Hearing industry put on notice
Tuesday, 21st March, 2017
THE hearing aid industry has copped an earful from the Australian Competition and Consumer Commission, which has accused some sectors of being driven by sales targets, commissions and incentives and not the needs of consumers.
Hearing aids range in price from about $1500 to more than $15,000 per pair.
In a survey conducted by the consumer watchdog, some people identified price as a barrier to buying hearing aids, while some clinicians raised concern about older people re-mortgaging their homes or entering into finance plans to pay for high-end models.
In a report, the ACCC says commissions up to 15 per cent were paid to some clinicians and could be calculated in a number of ways. More expensive hearing aids generally attracted higher commissions.
"Commissions and other incentives are generally not disclosed to consumers during consultations," the report says.
"If disclosure does occur, it is often after a decision has been made to purchase a particular hearing aid and the transaction is completed.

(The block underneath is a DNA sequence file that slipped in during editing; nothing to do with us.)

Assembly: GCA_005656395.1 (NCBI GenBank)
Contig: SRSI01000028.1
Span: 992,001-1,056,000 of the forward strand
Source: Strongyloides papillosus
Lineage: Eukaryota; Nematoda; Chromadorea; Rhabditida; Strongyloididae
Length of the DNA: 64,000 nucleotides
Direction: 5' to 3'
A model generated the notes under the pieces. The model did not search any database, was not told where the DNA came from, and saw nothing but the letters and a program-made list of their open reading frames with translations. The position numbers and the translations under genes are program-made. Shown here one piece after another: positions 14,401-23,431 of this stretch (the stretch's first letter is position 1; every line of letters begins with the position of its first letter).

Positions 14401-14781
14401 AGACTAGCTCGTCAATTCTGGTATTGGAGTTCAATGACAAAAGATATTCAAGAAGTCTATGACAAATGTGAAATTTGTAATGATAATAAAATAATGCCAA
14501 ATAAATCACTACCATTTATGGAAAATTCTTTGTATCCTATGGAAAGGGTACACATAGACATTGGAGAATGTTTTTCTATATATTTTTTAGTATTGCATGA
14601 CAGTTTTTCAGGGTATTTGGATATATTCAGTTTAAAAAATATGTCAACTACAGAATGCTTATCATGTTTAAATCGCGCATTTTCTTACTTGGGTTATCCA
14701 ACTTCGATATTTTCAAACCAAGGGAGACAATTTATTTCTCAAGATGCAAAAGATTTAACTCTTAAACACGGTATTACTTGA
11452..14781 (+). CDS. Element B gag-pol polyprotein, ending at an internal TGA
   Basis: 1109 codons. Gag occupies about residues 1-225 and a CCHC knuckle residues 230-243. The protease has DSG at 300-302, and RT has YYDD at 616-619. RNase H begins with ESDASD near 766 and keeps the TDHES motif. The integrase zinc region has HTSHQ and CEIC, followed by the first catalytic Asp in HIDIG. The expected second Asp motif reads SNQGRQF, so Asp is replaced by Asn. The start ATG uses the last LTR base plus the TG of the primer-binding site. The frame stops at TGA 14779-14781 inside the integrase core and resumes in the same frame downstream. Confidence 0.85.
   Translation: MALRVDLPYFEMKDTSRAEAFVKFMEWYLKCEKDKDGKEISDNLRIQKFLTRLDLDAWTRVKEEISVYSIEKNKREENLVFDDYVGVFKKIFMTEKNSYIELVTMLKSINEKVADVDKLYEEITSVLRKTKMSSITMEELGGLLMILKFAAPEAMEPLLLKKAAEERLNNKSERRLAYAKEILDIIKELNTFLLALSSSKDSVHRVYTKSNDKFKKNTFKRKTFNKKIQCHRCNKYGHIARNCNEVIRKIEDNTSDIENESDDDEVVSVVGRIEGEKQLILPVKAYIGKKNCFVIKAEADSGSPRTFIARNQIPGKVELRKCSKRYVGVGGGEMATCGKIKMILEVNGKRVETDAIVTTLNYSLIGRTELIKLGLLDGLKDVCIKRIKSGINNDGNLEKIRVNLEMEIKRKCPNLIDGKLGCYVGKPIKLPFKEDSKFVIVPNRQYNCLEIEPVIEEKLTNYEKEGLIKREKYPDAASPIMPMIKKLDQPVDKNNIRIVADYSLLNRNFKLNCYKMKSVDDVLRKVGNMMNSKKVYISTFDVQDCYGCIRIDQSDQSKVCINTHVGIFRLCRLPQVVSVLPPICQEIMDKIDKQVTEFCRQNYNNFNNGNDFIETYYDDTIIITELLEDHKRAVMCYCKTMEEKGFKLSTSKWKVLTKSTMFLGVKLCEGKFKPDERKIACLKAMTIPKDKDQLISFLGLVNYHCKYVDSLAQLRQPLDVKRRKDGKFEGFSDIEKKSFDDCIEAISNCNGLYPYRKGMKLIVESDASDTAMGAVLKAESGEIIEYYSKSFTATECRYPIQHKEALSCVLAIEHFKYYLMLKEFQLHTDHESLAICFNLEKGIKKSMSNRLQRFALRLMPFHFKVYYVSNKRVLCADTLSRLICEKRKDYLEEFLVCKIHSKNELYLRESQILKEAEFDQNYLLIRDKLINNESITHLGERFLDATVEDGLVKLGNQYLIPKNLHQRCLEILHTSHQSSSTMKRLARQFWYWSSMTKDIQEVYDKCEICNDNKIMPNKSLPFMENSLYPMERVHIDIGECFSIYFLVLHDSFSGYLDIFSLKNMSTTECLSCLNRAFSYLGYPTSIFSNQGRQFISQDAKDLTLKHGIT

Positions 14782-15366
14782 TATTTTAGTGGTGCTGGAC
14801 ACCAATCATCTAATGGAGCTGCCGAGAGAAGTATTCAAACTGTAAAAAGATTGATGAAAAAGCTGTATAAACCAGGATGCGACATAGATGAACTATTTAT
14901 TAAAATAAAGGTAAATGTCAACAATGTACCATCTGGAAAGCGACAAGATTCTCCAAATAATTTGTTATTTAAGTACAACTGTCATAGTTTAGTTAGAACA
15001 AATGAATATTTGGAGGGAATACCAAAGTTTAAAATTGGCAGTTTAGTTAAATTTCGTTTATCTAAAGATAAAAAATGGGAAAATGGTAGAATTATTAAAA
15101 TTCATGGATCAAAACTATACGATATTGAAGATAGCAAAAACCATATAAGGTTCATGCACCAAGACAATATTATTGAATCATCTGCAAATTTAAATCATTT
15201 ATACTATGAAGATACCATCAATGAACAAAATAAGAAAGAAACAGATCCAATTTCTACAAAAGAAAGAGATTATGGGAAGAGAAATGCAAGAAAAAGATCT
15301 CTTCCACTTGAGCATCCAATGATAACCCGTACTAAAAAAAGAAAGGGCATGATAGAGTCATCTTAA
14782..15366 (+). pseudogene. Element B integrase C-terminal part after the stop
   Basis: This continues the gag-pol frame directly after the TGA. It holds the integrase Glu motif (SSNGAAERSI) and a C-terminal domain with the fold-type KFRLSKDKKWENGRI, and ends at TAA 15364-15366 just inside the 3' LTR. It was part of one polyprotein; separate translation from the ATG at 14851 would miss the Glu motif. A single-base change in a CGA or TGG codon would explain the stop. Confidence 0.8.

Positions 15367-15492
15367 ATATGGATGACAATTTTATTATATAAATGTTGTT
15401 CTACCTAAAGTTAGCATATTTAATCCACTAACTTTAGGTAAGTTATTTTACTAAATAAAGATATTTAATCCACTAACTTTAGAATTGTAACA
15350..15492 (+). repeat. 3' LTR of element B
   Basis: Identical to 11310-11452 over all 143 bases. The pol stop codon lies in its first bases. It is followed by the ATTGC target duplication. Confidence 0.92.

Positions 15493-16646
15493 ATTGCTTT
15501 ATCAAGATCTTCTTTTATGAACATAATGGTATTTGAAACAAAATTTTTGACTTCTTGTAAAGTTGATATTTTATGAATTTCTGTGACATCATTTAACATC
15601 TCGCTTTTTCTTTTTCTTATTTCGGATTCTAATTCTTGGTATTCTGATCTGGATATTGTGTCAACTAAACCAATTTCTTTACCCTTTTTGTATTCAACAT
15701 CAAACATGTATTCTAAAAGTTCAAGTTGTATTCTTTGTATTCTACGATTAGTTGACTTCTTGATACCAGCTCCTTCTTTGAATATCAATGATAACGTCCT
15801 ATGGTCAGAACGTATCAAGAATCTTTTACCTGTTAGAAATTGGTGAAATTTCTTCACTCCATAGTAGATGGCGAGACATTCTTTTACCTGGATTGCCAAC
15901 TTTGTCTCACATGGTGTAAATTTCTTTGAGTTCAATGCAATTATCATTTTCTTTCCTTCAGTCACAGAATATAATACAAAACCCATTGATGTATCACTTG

"Some major clinics provide sales training to clinicians and set sales performance measures. These measures may include average selling price per hearing aid, number of hearing aids sold, number of assessments that result in sales, number of high end devices sold and number of 'top-ups' for consumers with vouchers to purchase subsidised hearing aids as part of the Australian Government's Hearing Services Program.
"Hearing tests and the sale of hearing devices take place in a private healthcare setting with clinicians. As with other healthcare professionals, consumers expect that these clinicians will provide independent and impartial advice."
Putting the industry on notice, the ACCC has asked clinicians and consumers to contact its infocentre with specific complaints, and warns it will take enforcement action, including legal proceedings, for misleading or unconscionable conduct.
Industry peak body Audiology Australia said its code of conduct requires members to make recommendations to clients based on clinical assessment and client needs, not on the basis of financial gain.
Chief executive Tony Coles said anyone concerned with a clinician's conduct can make a formal complaint to Audiology Australia.
The ACCC has developed information to help consumers make an informed decision when buying hearing aids.